The cocktail of new Citizenship Act and planned National Register of Citizens (NRC) is seriously impacting Indo-Nepal relations. CAA entitles citizenship only for persecuted religious minorities from Afghanistan, Pakistan and Bangladesh.
The political rivals of ruling BJP alleged that the act was especially designed to benefit Hindus and the act could create India as the biggest refuge state for Hindus as Israel is for Jews.
The union government justified CAA by saying that population share of minorities in Pakistan had declined from 23% in 1947 to 3.7% in 2011. Likewise, in Bangladesh the minorities population reduced from 22% to 7.8% in 2011. But it does not provide any respite to the millions of migrants of ex-Hindu nation Nepal, residing in India for livelihood, employment and others for several years.
Narrative against NRC built on verbatim of political leaders and opposition gives out a perception that those who failed to produce their ancestral records during citizenship drive will be either deported or put in detention centers to rot.
Secondly, it also keeps mum over the issue of persecuted Indian origin Nepalese (Hindu Madhesi and Christians). Reports indicate that a large number of Nepalese also have started joining these protests.
This controversial move has tested direct robust religious, social, cultural, economic, political and historical relations with ex- Hindu Rashtra ‘Nepal’. This attitude of India will further sour Indo-Nepal relations, ignite anti-India sentiments and will surely benefit China.
On the strategic front, India cannot afford distancing Nepal.
It cannot be denied that with the passing of time, cracks have appeared in Indo-Nepal cordial bond. In comparison to India, China is on gaining grounds. Unresolved border disputes, lackluster attitude and fragile policy towards Nepal has succoured in withering of Indo-Nepal ties.
Last year in August when India abrogated Article 370 and 35A which ceased the special status of Jammu and Kashmir there by converting it into Union Territory, most of the countries, except Pakistan and China, supported India’s move. They termed it as internal matter. Even SAARC countries like Sri Lanka, Maldives and Bangladesh and Bhutan immediately supported the move. But Nepal kept silence over it.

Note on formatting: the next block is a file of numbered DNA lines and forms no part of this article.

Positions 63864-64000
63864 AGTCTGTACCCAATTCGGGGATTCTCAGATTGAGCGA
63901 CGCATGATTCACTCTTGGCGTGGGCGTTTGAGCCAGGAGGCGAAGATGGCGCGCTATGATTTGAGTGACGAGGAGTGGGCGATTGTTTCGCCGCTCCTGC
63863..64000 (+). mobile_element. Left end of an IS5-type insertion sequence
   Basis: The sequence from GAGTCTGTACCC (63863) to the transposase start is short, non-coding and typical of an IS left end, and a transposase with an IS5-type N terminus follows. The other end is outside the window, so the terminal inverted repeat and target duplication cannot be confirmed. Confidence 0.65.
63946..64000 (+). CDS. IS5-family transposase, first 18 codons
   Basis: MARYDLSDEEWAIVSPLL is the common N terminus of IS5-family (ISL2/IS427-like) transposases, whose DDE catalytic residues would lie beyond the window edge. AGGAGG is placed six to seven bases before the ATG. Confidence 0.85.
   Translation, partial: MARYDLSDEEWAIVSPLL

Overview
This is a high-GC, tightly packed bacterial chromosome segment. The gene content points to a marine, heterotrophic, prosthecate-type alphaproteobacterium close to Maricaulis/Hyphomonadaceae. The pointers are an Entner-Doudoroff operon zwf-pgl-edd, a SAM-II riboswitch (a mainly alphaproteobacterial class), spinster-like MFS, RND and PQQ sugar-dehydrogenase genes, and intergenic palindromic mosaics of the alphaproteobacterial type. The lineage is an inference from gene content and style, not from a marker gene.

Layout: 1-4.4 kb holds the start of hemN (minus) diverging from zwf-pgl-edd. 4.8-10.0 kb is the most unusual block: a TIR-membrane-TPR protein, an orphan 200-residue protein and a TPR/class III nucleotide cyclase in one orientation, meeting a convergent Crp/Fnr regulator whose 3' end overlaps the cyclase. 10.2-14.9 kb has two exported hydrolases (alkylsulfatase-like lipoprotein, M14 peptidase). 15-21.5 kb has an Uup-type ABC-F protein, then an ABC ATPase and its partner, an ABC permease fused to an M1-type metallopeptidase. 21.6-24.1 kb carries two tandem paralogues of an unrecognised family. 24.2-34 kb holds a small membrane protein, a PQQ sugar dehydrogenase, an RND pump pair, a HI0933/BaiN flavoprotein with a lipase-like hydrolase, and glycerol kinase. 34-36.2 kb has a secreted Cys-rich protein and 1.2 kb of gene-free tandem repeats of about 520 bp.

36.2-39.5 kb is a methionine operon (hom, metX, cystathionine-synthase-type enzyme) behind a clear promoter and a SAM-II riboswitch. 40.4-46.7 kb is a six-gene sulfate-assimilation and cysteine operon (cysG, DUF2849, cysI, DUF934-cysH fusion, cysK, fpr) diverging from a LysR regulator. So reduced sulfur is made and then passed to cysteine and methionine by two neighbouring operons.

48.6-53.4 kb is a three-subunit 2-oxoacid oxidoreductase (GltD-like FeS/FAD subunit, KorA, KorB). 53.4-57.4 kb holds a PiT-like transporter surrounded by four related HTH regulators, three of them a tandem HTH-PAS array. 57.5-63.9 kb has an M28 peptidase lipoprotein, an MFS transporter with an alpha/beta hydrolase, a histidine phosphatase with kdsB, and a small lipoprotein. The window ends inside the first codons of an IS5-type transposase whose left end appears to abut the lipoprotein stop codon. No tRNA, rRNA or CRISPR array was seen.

Just a few years back, in the SAARC council of Ministers meet held in Delhi, then Prime Minister of Nepal Girija Prasad Koirala overlooking the Indian interests advocated for the membership of China.
Overlooking Indian discomforts, Nepal signed China’s Belt and Road Initiative in 2016. It facilitates China to construct deep inroads and railway lines to have better connectivity inside Nepal, so that further dependence on India could be minimised.
Furthermore, the contract of 1200 MW Budhi Gandaki Hydro-electric Project, which was likely to be awarded to India’s National Hydroelectric Power Corporation (NHPC), was re-awarded to same Gezhouba Group Company of China, convicted of financial irregularities in Deuba government.
As anti-India stand keep on rising, Nepal also disowned US Indo-Pacific Strategy. Around 200 leaders of Nepal Communist Party (NCP) were trained to propagate Chinese Communist Party General Secretary Xi Jinping’s agenda in Nepal. Some prominent leaders of NCP are continuously spewing poison against Madhesi (India origin Nepali) by branding them as Indians infiltrators.
They unsuccessfully campaigned to strip the citizenship of Madhesis, maligned the image of Indian businessmen and jeopardize the fate of millions of Madhesis residing in Nepal for generations. Madhesis always wanted India’s intervention in solving their problems, but India never backed them.
Attempts were made for the closure of the age-old open border system between Nepal and India, also to restrict the movement of people residing in border areas, were vehemently opposed.
In order to downturn trans-border Indo-Nepal trade, in 2019 government of Nepal made Permanent Account Number (PAN) mandatory for all who are engaged in business activities in Nepal. It adversely affected Indian businessmen. Moreover, the Camp Office of Indian Embassy situated in Biratnagar, eastern Nepal was shut in 2018. Importing of Indian vegetables was discouraged by making pesticide test mandatory.
Despite Prime Minister Narendra Modi’s declaration of ‘Neighborhood First’ policy in 2014, cordial relations between Nepal and India yet to be restored. On strategic front if misunderstanding persists, India has to pay heavy price. Therefore, it is high time for India to seriously review its policy towards Nepal.
(The writer is a senior journalist based in Raipur, Chhattisgarh. The views expressed here are his own)